Violent crime is rampant in Honduras. Despite a downward trend in recent years, the murder rate remains among the highest in the world. Journalists, environmental activists, and lesbian, gay, bisexual, and transgender (LGBT) individuals are among those most vulnerable to violence. Efforts to reform the institutions responsible for providing public security have made little progress. Marred by corruption and abuse, the judiciary and police remain largely ineffective. Impunity for crime and human rights abuses is the norm.
The Mission to Support the Fight against Corruption and Impunity in Honduras (MACCIH), established in 2016 through an agreement between the government and the Organization of American States (OAS), has successfully promoted the passage of legislation aimed at curbing illegal funding for political campaigns.
In January 2017, President Juan Orlando Hernández announced that the Special Commission for Police Reform Restructuring will extend its mandate until 2018. As of May, nearly 4,000 of the more than 9,000 police officers evaluated by the commission had been removed, including many for alleged involvement in corruption or criminal acts. However, none of the police officers expelled upon orders of the commission has been convicted to date for alleged involvement in criminal activities including human rights abuses.
Judges face interference from the executive branch and others, including private actors with connections in government. On June 30, the former vice-president of the defunct Judiciary Council, Teodoro Bonilla, was found guilty of influence peddling. Using his authority as a senior official of the judicial oversight body, Bonilla pressured two judges into favoring relatives of his who were charged with illegal weapons possession and money laundering.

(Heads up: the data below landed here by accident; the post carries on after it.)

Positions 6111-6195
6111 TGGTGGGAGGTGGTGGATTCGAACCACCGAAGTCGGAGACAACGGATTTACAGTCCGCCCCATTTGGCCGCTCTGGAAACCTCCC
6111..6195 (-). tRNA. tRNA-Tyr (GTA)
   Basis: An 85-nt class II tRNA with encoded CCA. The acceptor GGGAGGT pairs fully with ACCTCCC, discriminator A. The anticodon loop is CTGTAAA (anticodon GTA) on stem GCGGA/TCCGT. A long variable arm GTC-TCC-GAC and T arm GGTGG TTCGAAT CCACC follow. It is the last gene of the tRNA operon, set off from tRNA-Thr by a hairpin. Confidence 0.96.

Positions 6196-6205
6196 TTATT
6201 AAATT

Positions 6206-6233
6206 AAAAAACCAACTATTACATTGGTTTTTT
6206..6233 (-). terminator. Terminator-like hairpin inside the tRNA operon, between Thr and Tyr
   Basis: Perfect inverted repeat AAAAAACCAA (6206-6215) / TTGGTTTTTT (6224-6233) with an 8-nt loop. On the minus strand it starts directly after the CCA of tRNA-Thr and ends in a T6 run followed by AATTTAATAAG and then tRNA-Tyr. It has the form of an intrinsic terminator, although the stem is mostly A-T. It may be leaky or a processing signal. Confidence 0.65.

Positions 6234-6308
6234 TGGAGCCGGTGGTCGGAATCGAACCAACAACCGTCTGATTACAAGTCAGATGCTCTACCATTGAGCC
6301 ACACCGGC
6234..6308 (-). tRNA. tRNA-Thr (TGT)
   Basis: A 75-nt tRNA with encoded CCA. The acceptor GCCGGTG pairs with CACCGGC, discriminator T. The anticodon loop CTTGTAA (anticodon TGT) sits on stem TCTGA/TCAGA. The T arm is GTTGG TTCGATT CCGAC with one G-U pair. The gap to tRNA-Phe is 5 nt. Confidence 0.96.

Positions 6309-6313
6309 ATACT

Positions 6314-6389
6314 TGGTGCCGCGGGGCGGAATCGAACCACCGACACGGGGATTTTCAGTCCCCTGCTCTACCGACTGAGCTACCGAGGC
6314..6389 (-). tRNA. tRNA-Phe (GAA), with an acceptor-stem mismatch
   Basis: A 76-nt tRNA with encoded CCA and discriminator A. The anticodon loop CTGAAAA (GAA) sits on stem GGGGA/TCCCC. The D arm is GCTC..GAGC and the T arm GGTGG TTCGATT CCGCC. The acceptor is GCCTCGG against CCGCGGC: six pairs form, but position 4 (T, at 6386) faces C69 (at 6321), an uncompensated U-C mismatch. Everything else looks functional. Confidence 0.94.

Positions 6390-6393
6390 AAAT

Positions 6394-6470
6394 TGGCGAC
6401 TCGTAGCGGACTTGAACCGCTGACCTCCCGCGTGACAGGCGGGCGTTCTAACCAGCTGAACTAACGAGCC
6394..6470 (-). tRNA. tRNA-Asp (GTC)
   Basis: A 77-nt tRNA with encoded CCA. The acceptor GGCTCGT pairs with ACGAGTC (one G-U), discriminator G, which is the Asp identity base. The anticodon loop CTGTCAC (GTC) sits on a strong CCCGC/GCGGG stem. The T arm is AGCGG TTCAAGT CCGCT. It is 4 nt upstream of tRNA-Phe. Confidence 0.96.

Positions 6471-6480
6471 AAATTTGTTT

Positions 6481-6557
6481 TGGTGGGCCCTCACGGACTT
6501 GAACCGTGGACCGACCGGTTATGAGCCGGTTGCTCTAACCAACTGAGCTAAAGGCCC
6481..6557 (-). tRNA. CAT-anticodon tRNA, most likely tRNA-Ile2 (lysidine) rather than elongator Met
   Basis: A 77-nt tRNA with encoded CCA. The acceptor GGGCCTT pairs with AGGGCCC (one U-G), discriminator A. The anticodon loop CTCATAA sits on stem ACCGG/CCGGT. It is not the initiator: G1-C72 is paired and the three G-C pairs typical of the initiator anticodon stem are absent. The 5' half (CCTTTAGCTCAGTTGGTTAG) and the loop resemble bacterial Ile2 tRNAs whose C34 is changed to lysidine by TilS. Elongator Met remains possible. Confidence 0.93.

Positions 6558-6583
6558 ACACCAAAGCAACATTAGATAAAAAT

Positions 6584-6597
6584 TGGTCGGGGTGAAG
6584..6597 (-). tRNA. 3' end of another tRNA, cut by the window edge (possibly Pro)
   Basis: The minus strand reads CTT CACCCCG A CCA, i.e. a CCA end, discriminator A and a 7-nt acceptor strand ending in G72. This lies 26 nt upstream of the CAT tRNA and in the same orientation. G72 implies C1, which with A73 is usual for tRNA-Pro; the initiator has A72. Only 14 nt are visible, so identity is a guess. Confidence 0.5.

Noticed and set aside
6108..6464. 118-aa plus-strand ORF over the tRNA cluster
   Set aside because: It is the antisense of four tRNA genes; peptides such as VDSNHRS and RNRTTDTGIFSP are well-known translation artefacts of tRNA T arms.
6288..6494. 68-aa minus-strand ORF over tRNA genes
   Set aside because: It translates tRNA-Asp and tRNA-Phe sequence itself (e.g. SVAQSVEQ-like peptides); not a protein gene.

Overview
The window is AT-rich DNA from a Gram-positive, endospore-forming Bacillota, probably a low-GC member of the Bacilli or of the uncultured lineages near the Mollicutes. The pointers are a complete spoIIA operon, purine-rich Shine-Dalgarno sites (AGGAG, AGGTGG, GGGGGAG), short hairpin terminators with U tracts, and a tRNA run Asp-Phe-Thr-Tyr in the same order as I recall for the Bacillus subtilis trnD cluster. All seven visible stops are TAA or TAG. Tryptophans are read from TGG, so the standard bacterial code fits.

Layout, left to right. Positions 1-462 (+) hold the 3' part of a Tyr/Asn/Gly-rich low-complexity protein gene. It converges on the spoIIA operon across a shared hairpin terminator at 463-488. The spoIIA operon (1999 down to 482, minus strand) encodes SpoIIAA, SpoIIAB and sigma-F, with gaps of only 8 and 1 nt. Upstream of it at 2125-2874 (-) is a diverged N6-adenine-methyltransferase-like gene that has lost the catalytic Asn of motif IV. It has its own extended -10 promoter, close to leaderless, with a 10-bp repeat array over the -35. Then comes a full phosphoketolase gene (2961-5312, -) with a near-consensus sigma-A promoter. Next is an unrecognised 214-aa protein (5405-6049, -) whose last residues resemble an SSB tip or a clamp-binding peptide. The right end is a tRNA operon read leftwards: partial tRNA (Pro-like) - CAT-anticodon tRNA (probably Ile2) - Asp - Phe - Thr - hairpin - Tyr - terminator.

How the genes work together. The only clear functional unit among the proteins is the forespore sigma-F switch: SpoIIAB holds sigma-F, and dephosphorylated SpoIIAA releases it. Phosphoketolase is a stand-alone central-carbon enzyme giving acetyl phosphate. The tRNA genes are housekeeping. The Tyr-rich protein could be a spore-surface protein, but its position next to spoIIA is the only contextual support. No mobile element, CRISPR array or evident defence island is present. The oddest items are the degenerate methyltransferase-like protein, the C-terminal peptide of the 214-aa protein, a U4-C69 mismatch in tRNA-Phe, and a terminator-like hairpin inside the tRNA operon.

Twenty-five journalists were murdered between 2014 and 2016 according to the human rights ombudsman, CONADEH, which also revealed in its 2016 report that 91 percent of killings of journalists since 2001 remain unpunished. Most recently, journalist Carlos William Flores was shot and killed by unidentified gunmen on a motorcycle in Cortes, near the Guatemalan border. Flores directed a television program, “Sin Pelos en la Lengua,” which was critical of major agribusiness enterprises linked to deforestation in the area.
In February 2017, Congress approved a new penal code making it a criminal offense—punishable by a four to eight-year prison sentence—for individuals or media outlets to engage in the “apology, glorification, [or] justification” of terrorism. The new legislation also defines as terrorist offenses any form of “illegal association” and acts “causing fear, putting in grave risk, or systematically and indiscriminately affecting the fundamental rights of the population or a part of it, the internal security of the State or the economic stability of the country.” These vague and unreasonably broad provisions could conceivably be used to bar peaceful protests and association meetings as terrorism.
The Inter-American Commission for Human Rights (IACHR) and the Office of the UN High Commissioner for Human Rights (OHCHR) both expressed concern about the ambiguous formulation of the law and its potential to arbitrarily restrict freedom of expression and of the press.
Lawyers and human rights defenders suffer threats, attacks, and killings. In 2016, CONADEH registered 16 violent attacks against lawyers, including 13 killings. The IACHR described Honduras in August 2016 as one of the “most hostile and dangerous countries for human rights defenders” in the Americas.
To date, eight men have been charged with the murder in March 2016 of environmental and indigenous rights activist Berta Cáceres, including an army major and the former environment manager of Desarrollo Energético S.A. (DESA), the company behind the Agua Zarca dam project that Cáceres was campaigning against at the time of her death.